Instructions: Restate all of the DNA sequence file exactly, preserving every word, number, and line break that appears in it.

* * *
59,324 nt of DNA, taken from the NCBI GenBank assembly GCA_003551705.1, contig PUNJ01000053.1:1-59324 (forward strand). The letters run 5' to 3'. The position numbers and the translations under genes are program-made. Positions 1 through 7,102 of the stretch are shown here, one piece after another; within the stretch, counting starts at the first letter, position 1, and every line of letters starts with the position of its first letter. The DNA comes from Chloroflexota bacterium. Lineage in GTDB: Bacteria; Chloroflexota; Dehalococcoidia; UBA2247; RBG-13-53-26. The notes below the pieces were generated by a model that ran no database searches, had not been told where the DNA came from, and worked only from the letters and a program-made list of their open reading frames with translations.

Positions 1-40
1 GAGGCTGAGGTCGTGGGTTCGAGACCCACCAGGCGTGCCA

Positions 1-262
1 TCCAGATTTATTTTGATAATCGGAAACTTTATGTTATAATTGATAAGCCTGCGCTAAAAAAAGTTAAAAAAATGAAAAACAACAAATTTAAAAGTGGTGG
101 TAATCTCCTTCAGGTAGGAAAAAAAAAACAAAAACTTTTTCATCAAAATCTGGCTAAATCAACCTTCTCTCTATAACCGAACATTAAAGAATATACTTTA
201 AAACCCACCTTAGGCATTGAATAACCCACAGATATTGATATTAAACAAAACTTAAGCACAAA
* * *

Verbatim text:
59,324 nt of DNA, taken from the NCBI GenBank assembly GCA_003551705.1, contig PUNJ01000053.1:1-59324 (forward strand). The letters run 5' to 3'. The position numbers and the translations under genes are program-made. Positions 1 through 7,102 of the stretch are shown here, one piece after another; within the stretch, counting starts at the first letter, position 1, and every line of letters starts with the position of its first letter. The DNA comes from Chloroflexota bacterium. Lineage in GTDB: Bacteria; Chloroflexota; Dehalococcoidia; UBA2247; RBG-13-53-26. The notes below the pieces were generated by a model that ran no database searches, had not been told where the DNA came from, and worked only from the letters and a program-made list of their open reading frames with translations.

Positions 1-40
1 GAGGCTGAGGTCGTGGGTTCGAGACCCACCAGGCGTGCCA

Positions 1-262
1 TCCAGATTTATTTTGATAATCGGAAACTTTATGTTATAATTGATAAGCCTGCGCTAAAAAAAGTTAAAAAAATGAAAAACAACAAATTTAAAAGTGGTGG
101 TAATCTCCTTCAGGTAGGAAAAAAAAAACAAAAACTTTTTCATCAAAATCTGGCTAAATCAACCTTCTCTCTATAACCGAACATTAAAGAATATACTTTA
201 AAACCCACCTTAGGCATTGAATAACCCACAGATATTGATATTAAACAAAACTTAAGCACAAA